My passion for ships and trains was born in me before I can remember. I think it was 1937, and I was only two, when my father, a Calcutta businessman, took his family on home leave. We travelled by the mail train to Bombay, where we boarded the P&ampO Liner The Viceroy of India, and sailed to Tilbury docks. I remember the voyage that ended my Indian childhood on the cargoliner The Chinese Prince. In February 1945, we sailed down the Hooghly from Calcutta. As the war had not yet ended, not even the captain knew where the ship would finally dock. All was peaceful until Gibraltar, where we were told we would have to join a convoy escorted by the Royal Navy Corvettes, the smallest warships, because German U-boats were still active. My mother was incensed because the padre had terrified us children by preaching a sermon warning us to &ldquoprepare to meet your maker.&rdquo But my strongest memory is of an old, slow, tramp steamer gradually falling behind the convoy. As I watched the gallant vessel fade away, I remember feeling desperately sad, imagining her being all on her own, a sitting target for the U-boats.There was great excitement in our convoy in the Irish channel when the Corvettes hoisted black pennants, indicating there was a German submarine nearby. Fortunately, we were not troubled by it and landed safely in Glasgow.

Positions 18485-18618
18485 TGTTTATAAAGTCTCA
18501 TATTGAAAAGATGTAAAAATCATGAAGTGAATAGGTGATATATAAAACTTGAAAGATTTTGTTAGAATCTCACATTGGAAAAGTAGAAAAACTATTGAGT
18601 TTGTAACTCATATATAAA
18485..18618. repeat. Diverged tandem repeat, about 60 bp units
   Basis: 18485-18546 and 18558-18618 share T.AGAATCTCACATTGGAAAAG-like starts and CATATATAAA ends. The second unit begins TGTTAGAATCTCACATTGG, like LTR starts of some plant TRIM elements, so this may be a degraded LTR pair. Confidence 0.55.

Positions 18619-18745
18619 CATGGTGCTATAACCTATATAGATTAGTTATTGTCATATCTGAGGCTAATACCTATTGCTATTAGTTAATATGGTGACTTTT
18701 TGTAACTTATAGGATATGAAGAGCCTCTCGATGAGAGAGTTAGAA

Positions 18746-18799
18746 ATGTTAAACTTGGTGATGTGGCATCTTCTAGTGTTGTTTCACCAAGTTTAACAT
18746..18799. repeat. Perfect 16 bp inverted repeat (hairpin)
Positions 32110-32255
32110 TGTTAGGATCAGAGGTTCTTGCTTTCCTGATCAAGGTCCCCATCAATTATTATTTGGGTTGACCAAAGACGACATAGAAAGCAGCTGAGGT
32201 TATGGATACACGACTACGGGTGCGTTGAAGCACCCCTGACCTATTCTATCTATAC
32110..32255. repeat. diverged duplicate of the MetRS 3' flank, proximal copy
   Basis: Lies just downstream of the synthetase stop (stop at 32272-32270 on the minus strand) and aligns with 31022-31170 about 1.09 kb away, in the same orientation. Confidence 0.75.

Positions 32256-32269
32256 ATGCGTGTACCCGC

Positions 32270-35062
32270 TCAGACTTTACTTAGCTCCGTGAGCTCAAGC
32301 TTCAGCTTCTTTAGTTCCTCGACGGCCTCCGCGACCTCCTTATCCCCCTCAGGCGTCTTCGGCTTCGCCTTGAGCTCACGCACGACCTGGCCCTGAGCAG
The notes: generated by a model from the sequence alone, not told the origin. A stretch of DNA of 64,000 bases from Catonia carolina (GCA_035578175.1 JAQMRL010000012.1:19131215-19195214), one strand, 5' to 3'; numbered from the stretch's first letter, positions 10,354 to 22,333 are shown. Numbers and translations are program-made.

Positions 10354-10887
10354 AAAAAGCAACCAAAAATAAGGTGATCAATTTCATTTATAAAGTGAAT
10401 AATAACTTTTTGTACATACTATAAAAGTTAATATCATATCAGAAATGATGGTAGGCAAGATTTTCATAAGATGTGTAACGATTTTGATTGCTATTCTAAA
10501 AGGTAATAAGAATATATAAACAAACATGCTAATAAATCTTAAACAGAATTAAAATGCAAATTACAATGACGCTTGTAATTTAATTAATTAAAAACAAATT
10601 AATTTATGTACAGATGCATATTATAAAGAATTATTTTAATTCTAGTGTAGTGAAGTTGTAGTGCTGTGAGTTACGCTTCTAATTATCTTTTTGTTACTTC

Aeroplanes, which I detest, have almost put liners out of business, but there is one ship, Queen Mary the Second, launched in 2004, which provides a seasonal liner service across the Atlantic. Unlike modern cruise-ships which are rectangular and look like floating hotels, the QM2 is a beautiful streamlined ship, designed to cut through the Atlantic waves at high speed. I was scheduled to sail to New York as a lecturer on the QM2, but when I checked in at Southampton docks I was turned back because my passport, although valid, was old and didn&rsquot have electronic writing on it. Apparently it was beyond the wit of the American immigration authorities to read ordinary writing. There was this magnificent ship towering over me, and there was I with just the rail journey home, round the south coast, as compensation.